As tablet technology has become mainstream it was inevitable that manufacturers of educational toys would embrace this technology and do more than just create apps. Not every parent is willing to entrust their young kids with their expensive tablet computer. In fact, most parents (myself included) will watch on in horror as their kids run across the living room with an iPad to the chorus line, “no running with the iPad!”
My family has had several months to evaluate two Vinci Tab Android tablets pre-loaded with a wide spectrum of educational apps created by Vinci. I’d like to share my first-hand observations of use by a toddler, kindergartner, and a 3rd grader.
First Impressions – The Adult Perspective
Durability: The Vinci tablet is a sturdy device built on the Android operating system (2.3 and 4.0). The devices come in two sizes: the Vinci Tab II is the larger of the two models and the second, the Vinci Tab III M, is the smaller 5-inch screen model. They both are built to withstand the abuse you’d expect from a young energetic child. My kids inevitably put the durability of the tablet to the test by dropping it from a variety of heights (floor, couch, tablet, and one incident involving the top bunk).
Security: The device has a feature that allows a parent to lock-down the device, preventing access to system settings and restricting access to pre-selected apps. A feature like this is missing from our family iPad and generally leads to a significant amount of operator error on our children’s part, or access to apps that are not age-appropriate (sorry, girls, the zombie shooter games are only for daddy). The Vinci tablet has a parental code that unlocks the device into a fully-functional Android tablet that includes access to the Google Play store.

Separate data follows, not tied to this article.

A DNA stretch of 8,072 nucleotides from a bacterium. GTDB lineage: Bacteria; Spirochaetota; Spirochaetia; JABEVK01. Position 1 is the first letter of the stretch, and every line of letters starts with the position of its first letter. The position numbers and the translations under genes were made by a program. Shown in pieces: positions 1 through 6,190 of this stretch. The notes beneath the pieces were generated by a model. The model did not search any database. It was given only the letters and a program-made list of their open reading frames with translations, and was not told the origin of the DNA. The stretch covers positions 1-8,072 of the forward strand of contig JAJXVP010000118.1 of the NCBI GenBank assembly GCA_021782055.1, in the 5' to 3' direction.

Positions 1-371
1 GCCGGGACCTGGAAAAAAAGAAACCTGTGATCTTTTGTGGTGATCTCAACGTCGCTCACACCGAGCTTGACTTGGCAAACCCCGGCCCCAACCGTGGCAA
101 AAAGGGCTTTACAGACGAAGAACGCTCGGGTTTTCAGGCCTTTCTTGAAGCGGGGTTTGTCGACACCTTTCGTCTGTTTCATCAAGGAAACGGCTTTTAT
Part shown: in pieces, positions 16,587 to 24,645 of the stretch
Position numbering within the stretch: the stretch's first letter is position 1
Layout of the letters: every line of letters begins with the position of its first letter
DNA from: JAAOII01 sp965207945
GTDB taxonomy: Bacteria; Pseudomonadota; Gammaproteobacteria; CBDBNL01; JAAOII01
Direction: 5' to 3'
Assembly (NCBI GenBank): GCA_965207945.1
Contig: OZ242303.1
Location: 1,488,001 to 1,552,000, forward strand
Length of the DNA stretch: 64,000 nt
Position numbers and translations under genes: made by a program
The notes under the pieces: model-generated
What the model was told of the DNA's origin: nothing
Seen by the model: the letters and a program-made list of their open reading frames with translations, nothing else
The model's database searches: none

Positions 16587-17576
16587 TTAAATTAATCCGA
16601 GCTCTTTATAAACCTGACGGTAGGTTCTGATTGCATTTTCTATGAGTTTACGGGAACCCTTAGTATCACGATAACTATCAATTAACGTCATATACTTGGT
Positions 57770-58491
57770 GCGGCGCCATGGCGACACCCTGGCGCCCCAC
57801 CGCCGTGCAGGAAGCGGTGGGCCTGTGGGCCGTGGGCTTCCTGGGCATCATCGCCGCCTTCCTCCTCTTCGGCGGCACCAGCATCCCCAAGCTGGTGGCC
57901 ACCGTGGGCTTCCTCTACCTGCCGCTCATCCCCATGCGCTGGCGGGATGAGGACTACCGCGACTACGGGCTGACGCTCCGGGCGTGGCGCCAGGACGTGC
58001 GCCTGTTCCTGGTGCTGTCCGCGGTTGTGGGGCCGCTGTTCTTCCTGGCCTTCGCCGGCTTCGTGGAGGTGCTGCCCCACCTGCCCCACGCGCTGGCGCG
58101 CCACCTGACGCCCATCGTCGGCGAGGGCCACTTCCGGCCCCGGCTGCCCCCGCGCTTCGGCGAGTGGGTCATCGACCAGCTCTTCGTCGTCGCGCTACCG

Pre-Installed Software: My final impressions of the Vinci learning curriculum software are purely based off my kids’ reaction which has thus far been very positive. The software was specifically created with the developmental milestones for kids in mind. This use of developmental science is a key factor to the success of the Vinci products. The wide variety of applications included with the tablet has had my kids using their 45 minutes of screen time while happily entertained.
First Impressions – Toddler
Our family friend has a toddler that already understands how to operate iPad tablets, a Nexus 7, and the Kindle Fire – which when you think about it, it is a little frightening how easily it all comes to them. The Vinci was just as straightforward but without the worry of getting lost in the midst of non-kid apps, settings menus, and system notifications. Once we showed the toddler which button accessed the youngest tier of learning apps they were off to the races drawing, listening to songs, and exploring 3D landscapes.
We found that an adult is needed as a guide for when the child’s attention span inevitably wavers or when instruction is needed. Other than listening to nursery rhymes, children’s songs, or using the painting app, toddlers will need guidance to extract value from time with a tablet device. Without parental supervision the Vinci tablet is relegated to being a shiny noise-making device that can handle some rough play.
First Impressions – Kindergartner
My 4-year-old and 6-year-old daughters love playing on the Vinci tablet because mom and dad don’t hover like when playing with the family iPad. But other than a higher perceived trust-factor, the software pre-loaded on the Vinci is engaging. The Vinci apps are developmentally appropriate and each game or activity has voice instructions throughout the entire activity – which works great since my girls are only now starting to learn a few words. I was impressed with the curriculum of apps and their consistency in user-interface and consistent animated characters.